Scott Watson thought he found the perfect place — the hospice home in Edwardsville — for his aunt to live out her final days.
However, he’s being forced to move his aunt, Helen Galloway, 93, from what’s been her home since August to a new facility. Watson, 40, of Alhambra, said he was notified two weeks ago that by Friday he would have to find some place else for his aunt to live.
Watson knew the Hospice Home Relais Bonne Eau was closing. However, that wasn’t supposed to happen until the end of this year, and Watson didn’t think his aunt would live that long.
Hospice Home Relais Bonne Eau in Edwardsville was slated to close by the end of this year. Now, it will close Friday.
Lisa Phillipson, spokeswoman for Hospice of Southern Illinois, said the decision to close the facility Nov. 6 was due to staffing – hospice staff members had found new jobs.
“It’s a 24-hour facility and for the care to be exceptional you have to have staff,” she said.
All the families of loved ones at the facility were notified of the decision in early October, according to Phillipson.
“We reached out to any family and let them know we would work with them to find the best place possible for their loved ones,” she said. “We want the whole transition to be as good as possible.”
Currently, Relais Bonne Eau has three patients. The average stay for a hospice patient is 21 days, according to Phillipson.
It’s a 24-hour facility and for the care to be exceptional you have to have staff.
Lisa Phillipson, spokeswoman for Hospice of Southern Illinois
Watson said he’s disappointed with the decision to close the home early.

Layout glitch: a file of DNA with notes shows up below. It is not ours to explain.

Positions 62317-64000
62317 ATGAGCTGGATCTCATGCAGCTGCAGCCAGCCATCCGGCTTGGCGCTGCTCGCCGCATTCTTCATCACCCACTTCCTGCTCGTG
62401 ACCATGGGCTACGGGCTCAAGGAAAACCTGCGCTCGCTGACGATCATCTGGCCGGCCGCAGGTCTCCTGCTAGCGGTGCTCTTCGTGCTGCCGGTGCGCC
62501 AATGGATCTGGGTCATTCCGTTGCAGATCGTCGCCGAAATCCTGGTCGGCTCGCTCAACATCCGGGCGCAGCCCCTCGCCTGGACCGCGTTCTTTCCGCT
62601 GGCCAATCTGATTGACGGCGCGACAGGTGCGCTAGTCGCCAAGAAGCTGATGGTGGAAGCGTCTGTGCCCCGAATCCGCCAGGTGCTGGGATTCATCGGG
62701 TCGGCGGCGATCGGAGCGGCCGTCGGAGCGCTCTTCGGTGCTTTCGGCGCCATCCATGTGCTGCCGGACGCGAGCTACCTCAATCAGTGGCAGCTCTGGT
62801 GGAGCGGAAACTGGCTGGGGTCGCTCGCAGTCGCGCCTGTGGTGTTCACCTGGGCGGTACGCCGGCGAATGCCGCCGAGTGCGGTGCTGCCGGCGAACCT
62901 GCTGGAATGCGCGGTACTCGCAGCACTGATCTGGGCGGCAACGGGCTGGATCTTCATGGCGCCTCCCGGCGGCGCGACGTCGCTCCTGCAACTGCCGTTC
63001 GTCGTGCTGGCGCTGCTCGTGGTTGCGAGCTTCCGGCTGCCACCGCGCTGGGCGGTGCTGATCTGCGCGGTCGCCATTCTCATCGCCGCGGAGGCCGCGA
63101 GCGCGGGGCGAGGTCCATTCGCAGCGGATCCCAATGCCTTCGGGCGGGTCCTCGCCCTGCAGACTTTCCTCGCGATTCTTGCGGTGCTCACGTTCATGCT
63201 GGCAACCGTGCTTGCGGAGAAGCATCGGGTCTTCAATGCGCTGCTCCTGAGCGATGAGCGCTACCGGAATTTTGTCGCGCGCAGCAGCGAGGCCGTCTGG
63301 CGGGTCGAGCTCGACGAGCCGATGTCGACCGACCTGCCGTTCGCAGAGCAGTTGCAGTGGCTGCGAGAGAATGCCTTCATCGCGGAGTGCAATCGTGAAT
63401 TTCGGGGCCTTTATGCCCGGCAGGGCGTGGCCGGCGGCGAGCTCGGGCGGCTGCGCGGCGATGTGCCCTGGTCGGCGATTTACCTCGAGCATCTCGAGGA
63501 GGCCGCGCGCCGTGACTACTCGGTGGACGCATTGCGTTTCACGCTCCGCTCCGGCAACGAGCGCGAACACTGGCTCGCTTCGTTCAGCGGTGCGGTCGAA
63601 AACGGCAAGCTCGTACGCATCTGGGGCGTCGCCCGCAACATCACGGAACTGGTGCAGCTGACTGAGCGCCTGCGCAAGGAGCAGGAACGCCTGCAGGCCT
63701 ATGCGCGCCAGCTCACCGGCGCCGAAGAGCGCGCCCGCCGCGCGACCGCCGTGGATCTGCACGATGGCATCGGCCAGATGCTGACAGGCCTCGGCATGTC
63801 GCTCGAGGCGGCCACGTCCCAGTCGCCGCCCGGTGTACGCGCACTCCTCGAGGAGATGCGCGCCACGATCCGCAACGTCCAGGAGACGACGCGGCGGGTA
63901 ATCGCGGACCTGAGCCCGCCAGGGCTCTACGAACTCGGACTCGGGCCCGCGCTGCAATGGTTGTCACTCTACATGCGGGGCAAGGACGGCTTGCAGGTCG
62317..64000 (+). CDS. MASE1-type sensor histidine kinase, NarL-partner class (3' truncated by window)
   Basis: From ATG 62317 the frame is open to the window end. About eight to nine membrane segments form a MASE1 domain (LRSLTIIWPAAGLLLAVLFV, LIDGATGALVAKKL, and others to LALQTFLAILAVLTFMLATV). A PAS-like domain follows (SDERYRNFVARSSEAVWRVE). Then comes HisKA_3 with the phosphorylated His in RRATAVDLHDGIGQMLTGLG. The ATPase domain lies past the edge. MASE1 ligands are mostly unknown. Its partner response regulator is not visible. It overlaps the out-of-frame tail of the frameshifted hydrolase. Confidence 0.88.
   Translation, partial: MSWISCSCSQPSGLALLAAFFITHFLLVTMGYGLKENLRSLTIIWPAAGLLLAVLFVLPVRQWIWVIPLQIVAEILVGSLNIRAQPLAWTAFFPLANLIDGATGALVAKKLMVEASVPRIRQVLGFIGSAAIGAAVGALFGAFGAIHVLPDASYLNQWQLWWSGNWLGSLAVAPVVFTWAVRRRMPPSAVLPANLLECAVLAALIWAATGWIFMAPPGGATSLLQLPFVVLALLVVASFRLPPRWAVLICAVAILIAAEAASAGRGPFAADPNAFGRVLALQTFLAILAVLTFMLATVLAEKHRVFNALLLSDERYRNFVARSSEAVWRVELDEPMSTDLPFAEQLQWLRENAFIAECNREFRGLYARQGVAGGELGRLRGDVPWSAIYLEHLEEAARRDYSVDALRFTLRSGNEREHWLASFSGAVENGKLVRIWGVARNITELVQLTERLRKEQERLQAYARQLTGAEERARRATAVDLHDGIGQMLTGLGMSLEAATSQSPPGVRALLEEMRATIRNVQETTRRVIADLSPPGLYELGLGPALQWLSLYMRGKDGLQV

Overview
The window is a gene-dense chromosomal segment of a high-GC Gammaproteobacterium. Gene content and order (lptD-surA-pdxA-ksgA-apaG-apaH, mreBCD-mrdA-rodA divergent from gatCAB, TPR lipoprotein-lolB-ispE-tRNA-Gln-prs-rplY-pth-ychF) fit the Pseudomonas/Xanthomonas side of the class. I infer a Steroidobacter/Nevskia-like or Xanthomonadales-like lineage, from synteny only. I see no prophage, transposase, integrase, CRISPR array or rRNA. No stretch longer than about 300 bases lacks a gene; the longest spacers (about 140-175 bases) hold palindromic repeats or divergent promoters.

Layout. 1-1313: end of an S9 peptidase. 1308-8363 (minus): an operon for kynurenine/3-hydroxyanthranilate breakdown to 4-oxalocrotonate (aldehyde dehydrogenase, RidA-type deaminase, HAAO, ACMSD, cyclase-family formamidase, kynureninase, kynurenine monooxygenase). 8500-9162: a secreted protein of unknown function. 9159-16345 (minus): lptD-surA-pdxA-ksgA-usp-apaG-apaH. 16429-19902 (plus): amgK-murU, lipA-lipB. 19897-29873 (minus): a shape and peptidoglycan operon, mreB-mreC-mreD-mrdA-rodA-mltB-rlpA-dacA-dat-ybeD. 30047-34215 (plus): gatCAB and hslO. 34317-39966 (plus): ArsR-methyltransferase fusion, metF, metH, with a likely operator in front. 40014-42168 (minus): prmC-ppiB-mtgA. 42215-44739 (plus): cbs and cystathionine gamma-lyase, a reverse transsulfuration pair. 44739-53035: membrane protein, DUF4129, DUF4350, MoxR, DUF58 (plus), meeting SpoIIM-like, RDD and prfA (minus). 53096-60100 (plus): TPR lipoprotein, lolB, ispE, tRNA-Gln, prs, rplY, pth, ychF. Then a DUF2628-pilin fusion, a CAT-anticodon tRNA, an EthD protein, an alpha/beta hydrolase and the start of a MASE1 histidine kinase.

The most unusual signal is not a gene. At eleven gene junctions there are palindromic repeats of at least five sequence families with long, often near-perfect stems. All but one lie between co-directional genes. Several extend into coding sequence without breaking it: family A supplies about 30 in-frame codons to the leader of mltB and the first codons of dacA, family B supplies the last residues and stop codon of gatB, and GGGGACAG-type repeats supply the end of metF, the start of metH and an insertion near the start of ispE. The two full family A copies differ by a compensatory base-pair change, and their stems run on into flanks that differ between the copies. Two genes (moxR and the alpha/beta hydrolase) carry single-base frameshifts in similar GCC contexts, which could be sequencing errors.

“I don’t feel that they are holding up their end of the obligation. ... Because of their financial condition, they want to kick her out early,” he said. “My aunt has made it longer than any doctor or nurse have given her ... my aunt will not make it until the end of the year. It’s just a matter of time.”
Watson praised the care his aunt has received at the facility.
“I don’t want to bash the facility, because the people that work there are great,” he said.
“I’ve never been around more caring people; it was exactly what my aunt needed in her end days.”
Phillipson said Relais Bonne Eau was a “wonderful place. Of course, people don’t want to move out of there,” she said. “Our No. 1 priority is working with these families and staff. People are just sad. It’s just a hard time.”
Watson was able to find another facility where his aunt can live, but he’s concerned the ride to her new home will be painful for her, since she hasn’t been out of bed since Aug. 25 due to her condition. Galloway has congestive heart failure and has a severe bed sore on her back she got at the facility where she was prior to Relais Bonne Eau.
“My aunt is in such bad condition. Now they are making me load her into an ambulance,” Watson said. “Her comfort is the only thing I care about. I’m being forced to hurt her, because they want to close.”
He’s also worried the care won’t be the same.
“If my aunt so much as moaned, they got up to see what’s wrong,” Watson said. “She’s not going to get the care that she got there.”
My aunt is in such bad condition. Now they are making me load her into an ambulance. Her comfort is the only thing I care about. I’m being forced to hurt her, because they want to close.
Scott Watson of Alhambra
Watson described the hospice home closing as a “bad deal. They were great people; it was a great facility,” he said. “If there was anyway I can keep her there, I would never move her. ... I think you should honor your obligation and stay open until the end of the year.”
Since it opened, Hospice of Southern Illinois estimated the hospice home has cared for about 345 patients as of the end of August and had 20 employees. Those employees who stayed until the final day will receive a retention bonus, Phillipson said.
The 17-acre site and $3 million for the hospice home was donated by the Bon Eau Foundation. Hospice plans to sell the facility.
Hospice of Southern Illinois will continue to operate and provide hospice home care service for patients throughout a 27-county region. The organization is expected to serve about 2,700 patients this year. Next year, Hospice of Southern Illinois, which began in 1981, will celebrate its 35th anniversary.